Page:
“I see no attempt on FICOM’s part to move ahead with an initiative for full disclosure on the part of credit union road reps they regulate and who work on a variable rate comp. depending on what rate they actually offer the consumer,” John Bargis, principal of Mortgage Edge, told MortgageBrokerNews.ca. “Perhaps they aren’t so concerned about the perceived conflict to the consumer or the need for disclosure in this case, or perhaps the credit unions just have too much money to fight the fight against any attempt against their front.”
MortgageBrokerNews.ca has contacted FICOM and is awaiting a response about whether or not it plans on expanding the scope of its upcoming disclosure rule change.
FICOM put forth a new interpretation of regulation Form 10, which will require mortgage documents to state how much brokers are compensated.
Prior to the decision, FICOM collected feedback from industry stakeholders, including brokers. But that comment period was not enough, according to Bargis.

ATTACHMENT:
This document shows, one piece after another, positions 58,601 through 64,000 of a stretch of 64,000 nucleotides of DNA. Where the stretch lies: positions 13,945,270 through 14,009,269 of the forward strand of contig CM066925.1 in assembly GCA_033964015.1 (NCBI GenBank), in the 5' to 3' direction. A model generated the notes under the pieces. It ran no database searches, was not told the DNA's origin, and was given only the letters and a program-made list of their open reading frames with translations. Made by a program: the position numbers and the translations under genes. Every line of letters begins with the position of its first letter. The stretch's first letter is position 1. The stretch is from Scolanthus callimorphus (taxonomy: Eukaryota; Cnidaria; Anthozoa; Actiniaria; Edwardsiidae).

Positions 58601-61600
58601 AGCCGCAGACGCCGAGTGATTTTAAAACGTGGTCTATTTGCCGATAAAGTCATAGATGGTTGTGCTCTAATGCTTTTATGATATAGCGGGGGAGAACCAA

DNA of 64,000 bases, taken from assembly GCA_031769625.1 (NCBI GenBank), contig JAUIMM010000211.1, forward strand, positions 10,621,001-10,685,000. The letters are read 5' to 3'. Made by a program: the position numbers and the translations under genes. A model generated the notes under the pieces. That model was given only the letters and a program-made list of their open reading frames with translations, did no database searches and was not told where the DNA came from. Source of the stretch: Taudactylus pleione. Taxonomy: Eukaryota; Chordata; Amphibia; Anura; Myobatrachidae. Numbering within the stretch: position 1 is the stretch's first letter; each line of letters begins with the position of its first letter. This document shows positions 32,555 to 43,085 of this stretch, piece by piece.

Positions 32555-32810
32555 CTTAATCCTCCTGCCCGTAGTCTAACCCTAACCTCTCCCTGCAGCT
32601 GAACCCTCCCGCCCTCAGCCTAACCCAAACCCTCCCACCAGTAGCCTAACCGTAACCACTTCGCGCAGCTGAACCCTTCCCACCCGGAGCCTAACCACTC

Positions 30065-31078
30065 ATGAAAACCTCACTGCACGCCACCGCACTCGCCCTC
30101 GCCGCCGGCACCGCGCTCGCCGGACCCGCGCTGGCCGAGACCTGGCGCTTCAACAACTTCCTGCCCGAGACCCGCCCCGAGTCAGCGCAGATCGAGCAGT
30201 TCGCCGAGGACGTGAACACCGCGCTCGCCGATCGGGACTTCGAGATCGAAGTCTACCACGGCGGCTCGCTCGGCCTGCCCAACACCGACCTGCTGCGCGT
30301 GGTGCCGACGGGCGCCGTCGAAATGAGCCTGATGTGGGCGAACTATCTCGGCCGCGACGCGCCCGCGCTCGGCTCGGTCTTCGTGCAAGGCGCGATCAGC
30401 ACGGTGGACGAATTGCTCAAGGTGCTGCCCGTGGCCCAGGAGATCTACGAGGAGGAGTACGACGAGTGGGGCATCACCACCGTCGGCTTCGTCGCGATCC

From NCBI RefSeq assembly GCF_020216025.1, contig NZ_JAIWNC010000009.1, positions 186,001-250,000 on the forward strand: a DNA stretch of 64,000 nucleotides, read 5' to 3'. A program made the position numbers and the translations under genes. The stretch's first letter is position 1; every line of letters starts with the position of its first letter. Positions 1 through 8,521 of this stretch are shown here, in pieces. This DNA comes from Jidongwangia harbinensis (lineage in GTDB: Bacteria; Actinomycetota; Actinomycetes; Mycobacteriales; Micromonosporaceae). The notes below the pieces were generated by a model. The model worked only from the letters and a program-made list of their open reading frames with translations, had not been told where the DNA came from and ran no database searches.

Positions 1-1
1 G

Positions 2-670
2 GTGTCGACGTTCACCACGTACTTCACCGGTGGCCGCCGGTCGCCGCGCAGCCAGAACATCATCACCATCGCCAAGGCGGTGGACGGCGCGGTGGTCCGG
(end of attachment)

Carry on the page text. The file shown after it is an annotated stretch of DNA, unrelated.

“My advice is that FICOM should spend more time to better understand the potential serious adverse effects their disclosure proposal will have on an industry that actually benefits the consumer all around,” he said. “This is not a decision that should be taken lightly, and needs to be studied in depth with much interaction and consultation with industry wide professionals.”
And, like many in the industry, Bargis remains perplexed by the regulator’s decision.
“Mortgage brokers undoubtedly provide a great service to borrowers, with lower rates than they would typically receive through their lending institutions, with more than favourable pre-payment options, and advice," he said. "So knowing this, what could have possibly led to this endeavour?”
FICOM is passing a rule change that will require brokers to explicitly disclose commissions, but what about the other industry players it regulates?